Gaining investors for a brand new company is like performing gymnastics at the Olympics. Contestants spend years studying the art of gymnastics, training their bodies to bend just a little bit further, their bones to endure just a little more weight, and their muscles to sustain just a little stronger body formation. They know every part of the body and how to make it work towards a greater score from judges. Investors can dissect you as critically as Olympic judges can, and they do so with excitement. In this scenario, you are the gymnast, and the investors are the judges. How will you score with them? How can you get a perfect 10 and gain their trust in your abilities? Let’s dissect this process as thoroughly as the investors dissect you.
Step 1: Publish Your Business Plan
Your business plan is the foundation of your business. Without it, you might as well say goodbye to investors. Having a business plan that is thoroughly vetted by numerous, knowledgeable people is vital to its success. The U.S. Small Business Administration is a wealth of knowledge to those who are looking to write business plans and start businesses. Here, you can learn all that they have to offer.
Step 2: Solidify Your Team
Having the right people for the right positions in the major job roles in your company is a make or break deal. These people should have:
- People skills,
- Public speaking abilities,
- Extensive industry knowledge,
- Finances, and
Step 3: Latch onto Mentors
These people can be trusted lawyers, investors who might not invest in your company, successful entrepreneurs, or experienced, industry-related professionals. These people can offer you a wide array of advice that can speak to gaps in your services/products, a lack in your marketing plan, a loop hole in your business plan, or the like. Having this valuable knowledge from these mentors proves gainful in your ability to lock in investors.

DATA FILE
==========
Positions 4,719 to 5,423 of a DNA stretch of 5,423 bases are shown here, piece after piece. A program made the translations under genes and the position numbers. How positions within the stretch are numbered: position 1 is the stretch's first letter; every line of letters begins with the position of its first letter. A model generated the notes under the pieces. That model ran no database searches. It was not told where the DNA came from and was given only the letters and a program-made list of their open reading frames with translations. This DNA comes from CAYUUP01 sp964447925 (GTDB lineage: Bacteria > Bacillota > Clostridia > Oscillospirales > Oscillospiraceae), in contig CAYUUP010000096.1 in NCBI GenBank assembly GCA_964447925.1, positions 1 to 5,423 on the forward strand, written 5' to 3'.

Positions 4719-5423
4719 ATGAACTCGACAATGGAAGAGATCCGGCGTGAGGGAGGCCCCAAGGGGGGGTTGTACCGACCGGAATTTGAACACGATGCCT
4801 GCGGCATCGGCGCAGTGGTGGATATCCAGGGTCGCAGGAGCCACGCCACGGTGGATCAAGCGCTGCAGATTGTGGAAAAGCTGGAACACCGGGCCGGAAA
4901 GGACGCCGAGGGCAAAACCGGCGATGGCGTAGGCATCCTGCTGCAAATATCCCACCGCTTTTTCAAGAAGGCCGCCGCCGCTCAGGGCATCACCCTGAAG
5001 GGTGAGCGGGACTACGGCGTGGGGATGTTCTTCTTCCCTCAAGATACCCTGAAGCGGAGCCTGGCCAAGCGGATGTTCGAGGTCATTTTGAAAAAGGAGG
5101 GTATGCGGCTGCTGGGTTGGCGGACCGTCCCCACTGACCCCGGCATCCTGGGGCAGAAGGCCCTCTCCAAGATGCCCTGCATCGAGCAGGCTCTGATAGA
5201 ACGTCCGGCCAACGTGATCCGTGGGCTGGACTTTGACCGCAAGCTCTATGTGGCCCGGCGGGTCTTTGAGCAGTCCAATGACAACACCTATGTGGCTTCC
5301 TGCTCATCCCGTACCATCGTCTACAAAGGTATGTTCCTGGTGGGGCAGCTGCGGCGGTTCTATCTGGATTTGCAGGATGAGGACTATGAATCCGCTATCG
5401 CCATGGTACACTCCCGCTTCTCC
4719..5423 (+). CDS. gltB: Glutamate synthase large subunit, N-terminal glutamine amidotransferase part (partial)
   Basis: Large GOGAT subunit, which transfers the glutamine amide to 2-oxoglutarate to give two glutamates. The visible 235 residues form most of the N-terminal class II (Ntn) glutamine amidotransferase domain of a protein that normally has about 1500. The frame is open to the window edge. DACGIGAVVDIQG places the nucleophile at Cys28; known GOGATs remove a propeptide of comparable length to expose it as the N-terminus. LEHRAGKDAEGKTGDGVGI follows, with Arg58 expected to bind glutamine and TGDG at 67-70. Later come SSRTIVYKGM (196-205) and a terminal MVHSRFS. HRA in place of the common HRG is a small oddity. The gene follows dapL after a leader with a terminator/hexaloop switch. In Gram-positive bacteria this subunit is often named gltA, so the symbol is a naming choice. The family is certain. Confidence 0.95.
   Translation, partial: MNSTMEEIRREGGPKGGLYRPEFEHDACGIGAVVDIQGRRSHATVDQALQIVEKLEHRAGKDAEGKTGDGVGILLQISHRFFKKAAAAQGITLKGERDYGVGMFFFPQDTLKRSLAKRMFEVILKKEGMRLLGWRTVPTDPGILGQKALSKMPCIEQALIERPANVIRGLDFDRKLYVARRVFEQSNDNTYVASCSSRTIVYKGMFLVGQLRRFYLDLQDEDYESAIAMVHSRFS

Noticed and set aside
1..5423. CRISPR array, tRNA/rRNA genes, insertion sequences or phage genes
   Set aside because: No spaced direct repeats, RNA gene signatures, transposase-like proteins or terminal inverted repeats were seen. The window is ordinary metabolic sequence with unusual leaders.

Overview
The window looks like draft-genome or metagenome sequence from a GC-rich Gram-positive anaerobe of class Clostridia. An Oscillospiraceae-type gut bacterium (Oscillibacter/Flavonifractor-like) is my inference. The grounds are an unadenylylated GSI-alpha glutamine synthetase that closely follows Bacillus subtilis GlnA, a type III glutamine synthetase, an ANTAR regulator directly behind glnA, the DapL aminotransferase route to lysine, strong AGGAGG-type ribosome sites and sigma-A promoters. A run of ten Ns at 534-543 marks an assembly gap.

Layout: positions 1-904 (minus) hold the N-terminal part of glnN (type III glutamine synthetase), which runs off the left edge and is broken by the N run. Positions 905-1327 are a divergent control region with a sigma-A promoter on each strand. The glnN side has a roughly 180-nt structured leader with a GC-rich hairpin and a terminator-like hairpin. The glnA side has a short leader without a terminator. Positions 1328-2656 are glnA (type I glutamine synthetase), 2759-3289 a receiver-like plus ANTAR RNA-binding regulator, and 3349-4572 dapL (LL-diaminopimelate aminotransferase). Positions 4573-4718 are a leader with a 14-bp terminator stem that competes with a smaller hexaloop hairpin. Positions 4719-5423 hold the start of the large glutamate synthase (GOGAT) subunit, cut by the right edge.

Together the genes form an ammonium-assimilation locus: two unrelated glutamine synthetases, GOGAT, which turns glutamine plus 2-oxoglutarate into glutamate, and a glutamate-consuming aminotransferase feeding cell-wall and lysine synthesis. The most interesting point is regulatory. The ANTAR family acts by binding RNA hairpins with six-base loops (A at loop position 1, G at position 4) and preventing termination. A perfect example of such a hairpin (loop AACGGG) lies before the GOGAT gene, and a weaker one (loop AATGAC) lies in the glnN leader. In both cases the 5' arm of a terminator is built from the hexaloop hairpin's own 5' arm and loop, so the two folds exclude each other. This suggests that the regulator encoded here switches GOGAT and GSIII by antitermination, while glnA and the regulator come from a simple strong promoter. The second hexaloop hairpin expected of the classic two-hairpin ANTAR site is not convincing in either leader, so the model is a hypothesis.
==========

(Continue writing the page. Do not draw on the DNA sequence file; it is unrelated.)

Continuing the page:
Step 4: Define Your Target Investor Audience
Would you want Joe Schmo to be your investor or a seasoned professional, who is knowledgeable in your field and has a sizeable amount of money to deal with? I think the answer is clear–Joe Schmo. I am kidding! Anyone would want to have an experienced professional with a sizeable portfolio and industry knowledge to come on board their “Investors Team.” Things to consider when creating your target audience of investors are the following:
- Do I want these investors to be nearby my business’ location or in a far off area where I hope to expand?
- Do I want this investor to be like a venture capitalist, investing not only money, but time in meetings and conferences and effort in seeing the business through?
- Do I want an investor who is only involved to the extent that I see him at quarterly board meetings?
- Do I want to use crowdsourcing websites to gain capital?
- What types of rewards am I looking to give to investors? For regular investors, they may want equity in the company, a yearly return on investment, or stock in the company, for example. For crowdsource investors, they may want fun gifts or free experiences paid for by your company. This is a little more creative, so you can have fun with this.
Step 5: Pitch, Pitch, Pitch!
There are so many things to do and consider before looking for investors. However, once you have all you have put in all the back work, you are ready to reach out to potential investors–whether individuals, teams, or firms–and pitch your business. Here is a great resource on how to create a rock solid business pitch.